Authored by Jewel Roque
Imagine, if you will, the most powerful man in a country. He is the king. He has some major resources. His rule stretches far and wide. And he is evil.
In fact, so evil, it is said that he “did even more open evil before GOD than anyone yet—a new champion in evil!” The passage goes on to say, “It wasn’t enough for him to copy the sins of Jeroboam son of Nebat; no, he went all out, first by marrying Jezebel—daughter of Ethbaal, king of the Sidonians—and then by serving and worshiping the god Baal. He built a temple for Baal in Samaria, and then furnished it with an altar for Baal. Worse, he went on and built a shrine to the sacred whore Asherah. He made the GOD of Israel angrier than all the previous kings of Israel put together.”1
His name, if you haven’t guessed it yet, was King Ahab.
Imagine now another man, just one, called by God to confront this powerful and wicked king.
Not just confront him, but to curse the very land, by saying, “As surely as GOD lives, the God of Israel before whom I stand in obedient service, the next years are going to see a total drought—not a drop of dew or rain unless I say otherwise.”2
Needless to say, the king was after this man’s life, whom you’ve probably figured out by now was Elijah, an Old Testament prophet.
But, of course, God wouldn’t leave His own man to fend for himself.
He told Elijah about a place where he could hide. “Get out of here, and fast. Head east and hide out at the Kerith Ravine on the other side of the Jordan River. You can drink fresh water from the brook; I’ve ordered the ravens to feed you.”3
It wasn’t raining anywhere in the land. Things looked dismal, but God had given him a place to wait until He would give word for him to move on once more. He even had a few birds as his personal waiters for breakfast and dinner. At first, Elijah was probably stoked.
He might have thought something like, “Well, I’ll just wait it out here until the rain comes, or Ahab has his own salvation experience, or he dies … whichever comes first.”
But none of those things happened. Instead, the brook began to dry up. The water, once flowing and bubbling over stones and clefts, turned into a thin, shallow creek.
Doubtless, Elijah watched the receding waterline with great concern as it went down, down, down. Finally, the water dwindled down to barely a trickle, and still no word from God.
He had no choice but to wait.
Has that ever happened to you? You made a decision that you knew was good for you and that you felt had God’s stamp of approval. Then after making this decision, nothing much happens. In fact, nothing at all … except that everything that you had hoped for or planned for appears to be falling apart all around you.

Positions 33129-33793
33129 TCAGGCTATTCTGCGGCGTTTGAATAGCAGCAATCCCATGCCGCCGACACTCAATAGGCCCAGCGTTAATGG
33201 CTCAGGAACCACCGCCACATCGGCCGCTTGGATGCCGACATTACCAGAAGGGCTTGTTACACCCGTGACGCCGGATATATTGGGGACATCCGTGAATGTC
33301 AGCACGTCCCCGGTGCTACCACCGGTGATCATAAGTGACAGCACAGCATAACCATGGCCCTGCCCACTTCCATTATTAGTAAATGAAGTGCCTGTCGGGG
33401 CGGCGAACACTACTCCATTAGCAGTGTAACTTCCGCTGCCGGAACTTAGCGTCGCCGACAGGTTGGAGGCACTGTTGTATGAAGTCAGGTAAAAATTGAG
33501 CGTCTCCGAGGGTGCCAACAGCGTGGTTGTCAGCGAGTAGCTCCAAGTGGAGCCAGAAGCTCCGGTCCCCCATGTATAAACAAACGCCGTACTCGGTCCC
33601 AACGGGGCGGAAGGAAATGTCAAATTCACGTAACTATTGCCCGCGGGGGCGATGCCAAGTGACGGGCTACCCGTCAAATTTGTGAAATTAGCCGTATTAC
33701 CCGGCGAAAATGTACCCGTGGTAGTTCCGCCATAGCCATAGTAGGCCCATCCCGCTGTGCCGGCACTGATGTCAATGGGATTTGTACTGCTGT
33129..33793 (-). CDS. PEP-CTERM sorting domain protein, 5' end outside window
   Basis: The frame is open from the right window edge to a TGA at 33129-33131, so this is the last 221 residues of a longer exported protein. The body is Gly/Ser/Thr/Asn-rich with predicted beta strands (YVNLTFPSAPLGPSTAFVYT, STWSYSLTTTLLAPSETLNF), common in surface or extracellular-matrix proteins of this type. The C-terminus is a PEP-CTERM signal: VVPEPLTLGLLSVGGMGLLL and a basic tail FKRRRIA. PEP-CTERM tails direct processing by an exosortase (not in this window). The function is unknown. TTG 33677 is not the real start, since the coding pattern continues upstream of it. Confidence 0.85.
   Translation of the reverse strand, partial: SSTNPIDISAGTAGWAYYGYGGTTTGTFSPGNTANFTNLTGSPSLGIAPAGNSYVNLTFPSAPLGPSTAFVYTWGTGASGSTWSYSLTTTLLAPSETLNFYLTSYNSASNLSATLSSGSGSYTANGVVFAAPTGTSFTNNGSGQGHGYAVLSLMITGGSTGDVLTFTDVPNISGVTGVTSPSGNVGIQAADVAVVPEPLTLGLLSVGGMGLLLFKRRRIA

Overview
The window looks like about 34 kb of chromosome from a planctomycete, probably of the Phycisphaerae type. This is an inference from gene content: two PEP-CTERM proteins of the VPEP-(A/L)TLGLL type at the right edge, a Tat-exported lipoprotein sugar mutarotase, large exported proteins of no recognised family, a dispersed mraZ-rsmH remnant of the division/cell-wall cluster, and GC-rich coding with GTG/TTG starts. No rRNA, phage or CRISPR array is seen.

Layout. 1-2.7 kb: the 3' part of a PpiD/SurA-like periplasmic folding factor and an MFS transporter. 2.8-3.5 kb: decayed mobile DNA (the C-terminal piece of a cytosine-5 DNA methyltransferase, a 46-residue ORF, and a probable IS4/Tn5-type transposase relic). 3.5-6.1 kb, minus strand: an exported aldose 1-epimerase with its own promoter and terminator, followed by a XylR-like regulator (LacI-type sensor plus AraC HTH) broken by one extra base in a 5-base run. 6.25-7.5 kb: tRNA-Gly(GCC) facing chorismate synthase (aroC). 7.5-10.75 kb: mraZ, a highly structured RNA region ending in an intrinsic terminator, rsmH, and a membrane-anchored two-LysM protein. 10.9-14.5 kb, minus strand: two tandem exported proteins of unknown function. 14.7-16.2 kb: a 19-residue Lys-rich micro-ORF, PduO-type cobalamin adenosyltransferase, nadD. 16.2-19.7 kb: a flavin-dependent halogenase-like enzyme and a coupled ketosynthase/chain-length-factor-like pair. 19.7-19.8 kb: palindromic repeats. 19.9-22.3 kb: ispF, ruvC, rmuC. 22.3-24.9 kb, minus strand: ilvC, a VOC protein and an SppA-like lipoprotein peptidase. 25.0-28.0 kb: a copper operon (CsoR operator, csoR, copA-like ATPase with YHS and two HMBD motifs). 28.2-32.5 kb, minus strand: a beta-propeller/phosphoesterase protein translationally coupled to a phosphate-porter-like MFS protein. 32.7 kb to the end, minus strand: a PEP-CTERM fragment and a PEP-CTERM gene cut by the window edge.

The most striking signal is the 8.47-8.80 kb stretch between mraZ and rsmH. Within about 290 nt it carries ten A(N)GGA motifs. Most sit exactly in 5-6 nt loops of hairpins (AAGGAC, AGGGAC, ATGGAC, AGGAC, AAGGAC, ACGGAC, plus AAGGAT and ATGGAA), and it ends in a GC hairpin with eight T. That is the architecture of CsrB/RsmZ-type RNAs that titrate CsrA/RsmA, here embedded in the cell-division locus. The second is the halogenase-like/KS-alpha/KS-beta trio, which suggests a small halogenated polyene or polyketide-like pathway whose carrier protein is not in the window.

“What on earth is going on?” you’re tempted to ask. “I thought that this was part of God’s plan!” But you lose confidence in your decision, and you almost wonder if it really was His voice you heard in the first place. Sometimes there’s no way of knowing for sure, so you’re faced with waiting and holding on a little longer. Hoping. Trusting. And clinging to the only One who has led you this far.
But you’re still waiting! And it’s way more difficult than the “doing.”
If all this rings true to you (or maybe it will at some point in your life), it helps to know that it is in the waiting that we often find a greater faith than we ever had before, a greater strength than we thought was possible. A faith that comes only through times when you cannot see beyond the dwindling brook. A strength that only comes through times when we have nowhere to look but up—to the place where our help will always come from.
Elijah went on to perform some amazing and physics-defying feats. He was the conduit God used to feed a widow and her son throughout years of drought. He called down fire from the heavens. He slew hundreds of idol-worshipping false prophets. He brought someone back from the dead. He ran faster than a chariot once (that’s got to count for something). He never tasted death, but was instead taken into heaven.
But first—before his big break—all he could do was wait; he was left with no choice, really.
I have a feeling, though, that this was when his faith grew in a way it never had before. It is when he learned to recognize God’s voice not in the thunderous skies and quaking ground, but in the gentlest of whispers.
Can you hear it?
That’s okay. Your brook might not be dry enough yet. Just wait a little longer, trust, and smile.
The God who led Elijah to a river in the desert, and through the wilderness to a time of greater accomplishments and success than he probably ever thought possible, will do the same for you.
He promised. “Whoever believes in me will do the works I have been doing, and they will do even greater things than these, because I am going to the Father. You may ask me for anything in my name, and I will do it.”4
1 1 Kings 16:30–33 TM
2 1 Kings 17:1 TM
3 1 Kings 17:2-4 TM
4 John 14:12, 14 NIV
Read by Amber Larriva. Music by sindustry(CC). Copyright© 2012 by The Family International